Collaborative divorce may also not be the best option when a divorce involves a higher-earning spouse. Without a judge, a lower-earning or unemployed spouse may not be able to reach a fair agreement regarding spousal support.
Collaborating with your spouse may not be the best idea when your marriage involved domestic violence. As a rule of thumb, abusers are reluctant to communicate or negotiate with their “victims” amicably and fairly. Besides, if you have been a victim of domestic violence, sitting in one room with the person who abused you may not be the most comfortable experience for you.
You Need a Williamson County Divorce Attorney
It is best to consult with an experienced family law attorney before agreeing to the collaborative divorce process. Collaborative divorce may not work in your particular situation.
At The Law Office of Brett H. Pritchard, our Williamson County divorce attorneys are committed to helping clients identify the most appropriate method of divorce to reach a positive outcome and reduce the cost of divorce.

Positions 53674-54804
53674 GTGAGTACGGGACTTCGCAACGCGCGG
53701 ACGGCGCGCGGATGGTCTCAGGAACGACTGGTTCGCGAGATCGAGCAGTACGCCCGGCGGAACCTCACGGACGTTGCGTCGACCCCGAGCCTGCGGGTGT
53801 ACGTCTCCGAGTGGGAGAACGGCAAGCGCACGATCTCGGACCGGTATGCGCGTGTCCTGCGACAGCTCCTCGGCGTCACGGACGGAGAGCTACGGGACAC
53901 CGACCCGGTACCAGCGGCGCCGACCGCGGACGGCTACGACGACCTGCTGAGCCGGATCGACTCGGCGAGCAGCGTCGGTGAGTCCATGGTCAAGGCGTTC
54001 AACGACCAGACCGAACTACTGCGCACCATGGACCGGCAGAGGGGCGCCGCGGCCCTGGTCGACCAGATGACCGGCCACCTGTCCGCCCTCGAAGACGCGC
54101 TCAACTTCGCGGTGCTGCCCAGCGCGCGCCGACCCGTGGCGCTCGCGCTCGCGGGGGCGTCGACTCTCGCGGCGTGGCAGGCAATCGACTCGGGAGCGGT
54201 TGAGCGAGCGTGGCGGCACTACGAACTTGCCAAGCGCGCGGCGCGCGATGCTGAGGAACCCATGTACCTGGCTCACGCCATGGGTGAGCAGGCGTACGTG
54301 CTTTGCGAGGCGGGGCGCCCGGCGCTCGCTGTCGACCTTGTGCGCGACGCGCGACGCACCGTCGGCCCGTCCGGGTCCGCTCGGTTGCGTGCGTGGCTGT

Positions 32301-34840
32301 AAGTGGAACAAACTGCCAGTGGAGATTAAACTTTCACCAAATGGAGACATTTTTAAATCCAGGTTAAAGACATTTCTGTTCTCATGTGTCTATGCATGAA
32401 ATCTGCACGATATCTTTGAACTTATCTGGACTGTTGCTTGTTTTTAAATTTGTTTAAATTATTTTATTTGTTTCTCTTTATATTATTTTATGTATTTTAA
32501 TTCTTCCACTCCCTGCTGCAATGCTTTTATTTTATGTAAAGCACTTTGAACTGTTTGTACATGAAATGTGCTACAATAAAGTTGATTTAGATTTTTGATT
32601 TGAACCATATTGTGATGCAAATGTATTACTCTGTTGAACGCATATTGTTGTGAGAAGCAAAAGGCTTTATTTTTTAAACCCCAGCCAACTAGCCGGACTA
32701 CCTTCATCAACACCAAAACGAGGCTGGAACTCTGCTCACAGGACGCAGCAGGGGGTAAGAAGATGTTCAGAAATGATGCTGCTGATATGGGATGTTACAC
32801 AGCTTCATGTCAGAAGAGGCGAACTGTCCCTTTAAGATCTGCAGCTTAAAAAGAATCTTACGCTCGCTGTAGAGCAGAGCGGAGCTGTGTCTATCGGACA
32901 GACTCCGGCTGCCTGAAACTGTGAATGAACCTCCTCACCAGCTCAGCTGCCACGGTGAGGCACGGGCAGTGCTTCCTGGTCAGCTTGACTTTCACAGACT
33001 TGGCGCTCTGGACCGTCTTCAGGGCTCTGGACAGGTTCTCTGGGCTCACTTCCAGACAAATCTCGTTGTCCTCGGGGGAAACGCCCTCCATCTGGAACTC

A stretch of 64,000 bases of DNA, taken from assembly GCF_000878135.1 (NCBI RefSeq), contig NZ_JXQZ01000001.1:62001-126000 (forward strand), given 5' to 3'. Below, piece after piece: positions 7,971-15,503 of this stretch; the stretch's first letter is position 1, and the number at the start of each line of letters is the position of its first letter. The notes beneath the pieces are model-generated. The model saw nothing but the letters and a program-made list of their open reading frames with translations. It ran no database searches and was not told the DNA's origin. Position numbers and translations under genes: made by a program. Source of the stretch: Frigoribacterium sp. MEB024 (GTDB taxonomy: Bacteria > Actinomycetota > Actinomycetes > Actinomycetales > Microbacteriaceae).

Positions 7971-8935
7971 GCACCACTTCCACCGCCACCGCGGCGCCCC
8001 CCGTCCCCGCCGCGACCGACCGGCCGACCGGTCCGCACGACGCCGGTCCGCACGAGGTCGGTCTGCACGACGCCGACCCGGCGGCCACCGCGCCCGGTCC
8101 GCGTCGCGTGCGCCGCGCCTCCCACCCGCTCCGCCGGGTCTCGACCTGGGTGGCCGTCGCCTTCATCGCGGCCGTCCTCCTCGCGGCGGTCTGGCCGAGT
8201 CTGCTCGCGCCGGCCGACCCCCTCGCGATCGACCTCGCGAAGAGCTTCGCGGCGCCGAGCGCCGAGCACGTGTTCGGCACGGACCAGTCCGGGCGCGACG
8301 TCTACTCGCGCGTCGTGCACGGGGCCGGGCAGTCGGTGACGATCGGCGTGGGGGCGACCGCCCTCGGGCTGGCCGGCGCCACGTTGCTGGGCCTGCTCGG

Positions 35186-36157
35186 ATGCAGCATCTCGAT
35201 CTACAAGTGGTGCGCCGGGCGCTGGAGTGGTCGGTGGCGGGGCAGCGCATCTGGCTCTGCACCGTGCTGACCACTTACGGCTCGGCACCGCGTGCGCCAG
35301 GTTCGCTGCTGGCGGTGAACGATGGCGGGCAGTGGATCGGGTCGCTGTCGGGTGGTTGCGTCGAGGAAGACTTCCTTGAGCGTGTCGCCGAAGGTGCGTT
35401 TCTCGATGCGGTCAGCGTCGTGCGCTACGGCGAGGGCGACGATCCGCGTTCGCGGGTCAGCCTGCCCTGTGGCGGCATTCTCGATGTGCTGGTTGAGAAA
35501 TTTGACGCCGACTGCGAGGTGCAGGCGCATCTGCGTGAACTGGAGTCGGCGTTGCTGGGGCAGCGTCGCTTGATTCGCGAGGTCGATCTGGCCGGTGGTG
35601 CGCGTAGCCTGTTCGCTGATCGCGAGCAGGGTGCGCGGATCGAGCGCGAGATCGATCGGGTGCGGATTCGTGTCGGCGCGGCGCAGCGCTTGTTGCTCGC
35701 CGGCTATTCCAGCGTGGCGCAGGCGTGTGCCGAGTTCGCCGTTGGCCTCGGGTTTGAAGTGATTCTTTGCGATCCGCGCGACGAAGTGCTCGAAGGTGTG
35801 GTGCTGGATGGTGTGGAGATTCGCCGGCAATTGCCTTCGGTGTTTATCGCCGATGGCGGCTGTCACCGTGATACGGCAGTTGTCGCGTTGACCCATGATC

When necessary, our attorneys hire specialists to help resolve disputes more efficiently. Our goal is to represent your rights and interests and arrive at the best possible resolution for you.
You need a skilled negotiator on your side to advocate for you and facilitate negotiations in a neutral and informal setting. Our team of divorce lawyers is capable of generating customized and creative solutions to fit your goals, needs, and the specific circumstances of your case.If you are still unsure whether or not you can benefit from seeking a collaborative divorce in Texas, schedule a free consultation with our attorneys at The Law Office of Brett H. Pritchard to discuss your particular situation. Call 254-501-4040 to get a case review.